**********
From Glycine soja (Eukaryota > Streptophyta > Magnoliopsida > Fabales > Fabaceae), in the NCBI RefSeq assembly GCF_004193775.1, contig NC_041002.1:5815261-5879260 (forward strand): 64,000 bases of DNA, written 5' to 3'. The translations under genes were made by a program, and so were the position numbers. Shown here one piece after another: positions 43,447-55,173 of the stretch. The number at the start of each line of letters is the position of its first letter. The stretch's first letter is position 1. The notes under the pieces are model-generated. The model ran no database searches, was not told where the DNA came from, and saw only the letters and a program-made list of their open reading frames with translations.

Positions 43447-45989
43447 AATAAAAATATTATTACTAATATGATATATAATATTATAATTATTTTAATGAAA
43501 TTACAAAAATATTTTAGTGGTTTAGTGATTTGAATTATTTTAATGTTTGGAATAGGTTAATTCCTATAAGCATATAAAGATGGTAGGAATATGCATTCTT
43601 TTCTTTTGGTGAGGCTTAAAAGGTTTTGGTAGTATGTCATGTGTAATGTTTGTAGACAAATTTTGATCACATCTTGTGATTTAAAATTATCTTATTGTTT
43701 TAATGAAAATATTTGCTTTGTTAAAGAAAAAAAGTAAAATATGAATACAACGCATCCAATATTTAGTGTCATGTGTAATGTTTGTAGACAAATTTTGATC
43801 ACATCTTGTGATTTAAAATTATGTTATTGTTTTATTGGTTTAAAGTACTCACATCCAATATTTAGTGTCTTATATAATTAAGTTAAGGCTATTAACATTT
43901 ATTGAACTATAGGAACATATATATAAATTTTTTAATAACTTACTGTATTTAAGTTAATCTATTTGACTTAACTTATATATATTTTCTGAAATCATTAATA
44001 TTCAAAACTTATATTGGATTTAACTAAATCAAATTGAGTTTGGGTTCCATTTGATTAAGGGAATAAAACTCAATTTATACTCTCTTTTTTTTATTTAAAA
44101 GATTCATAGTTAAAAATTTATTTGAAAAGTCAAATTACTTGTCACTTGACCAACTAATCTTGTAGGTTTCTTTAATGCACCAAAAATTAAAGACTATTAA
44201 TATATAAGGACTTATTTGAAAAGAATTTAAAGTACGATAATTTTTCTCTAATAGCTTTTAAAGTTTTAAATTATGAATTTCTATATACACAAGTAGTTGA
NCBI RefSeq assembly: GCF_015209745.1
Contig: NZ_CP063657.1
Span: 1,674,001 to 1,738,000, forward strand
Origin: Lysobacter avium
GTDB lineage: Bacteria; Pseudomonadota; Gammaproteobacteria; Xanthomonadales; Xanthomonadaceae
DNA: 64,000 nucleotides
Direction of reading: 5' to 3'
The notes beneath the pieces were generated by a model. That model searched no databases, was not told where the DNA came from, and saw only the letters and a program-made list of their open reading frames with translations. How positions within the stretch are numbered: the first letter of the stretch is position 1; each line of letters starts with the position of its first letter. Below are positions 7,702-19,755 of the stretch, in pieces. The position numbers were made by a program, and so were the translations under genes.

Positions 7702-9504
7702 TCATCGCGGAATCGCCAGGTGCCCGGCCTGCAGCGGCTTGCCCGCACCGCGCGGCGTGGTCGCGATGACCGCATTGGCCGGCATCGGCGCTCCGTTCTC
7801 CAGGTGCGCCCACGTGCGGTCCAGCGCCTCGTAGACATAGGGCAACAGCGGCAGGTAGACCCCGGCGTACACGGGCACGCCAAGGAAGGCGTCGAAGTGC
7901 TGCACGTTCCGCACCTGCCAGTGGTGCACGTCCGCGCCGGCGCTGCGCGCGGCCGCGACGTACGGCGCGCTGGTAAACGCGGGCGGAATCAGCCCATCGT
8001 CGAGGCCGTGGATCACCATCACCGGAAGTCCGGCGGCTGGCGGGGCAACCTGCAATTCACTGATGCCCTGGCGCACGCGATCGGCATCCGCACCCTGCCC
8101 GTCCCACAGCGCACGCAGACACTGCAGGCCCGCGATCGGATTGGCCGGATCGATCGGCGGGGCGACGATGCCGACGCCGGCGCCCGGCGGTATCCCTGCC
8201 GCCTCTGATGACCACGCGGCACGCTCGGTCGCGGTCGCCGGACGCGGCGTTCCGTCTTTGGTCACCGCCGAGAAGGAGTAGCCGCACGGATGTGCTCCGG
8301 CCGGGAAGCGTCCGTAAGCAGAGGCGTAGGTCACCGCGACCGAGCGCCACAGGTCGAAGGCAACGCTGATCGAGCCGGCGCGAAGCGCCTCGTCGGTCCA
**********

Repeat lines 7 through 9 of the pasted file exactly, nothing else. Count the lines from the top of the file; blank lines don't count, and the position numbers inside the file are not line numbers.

43801 ACATCTTGTGATTTAAAATTATGTTATTGTTTTATTGGTTTAAAGTACTCACATCCAATATTTAGTGTCTTATATAATTAAGTTAAGGCTATTAACATTT
43901 ATTGAACTATAGGAACATATATATAAATTTTTTAATAACTTACTGTATTTAAGTTAATCTATTTGACTTAACTTATATATATTTTCTGAAATCATTAATA
44001 TTCAAAACTTATATTGGATTTAACTAAATCAAATTGAGTTTGGGTTCCATTTGATTAAGGGAATAAAACTCAATTTATACTCTCTTTTTTTTATTTAAAA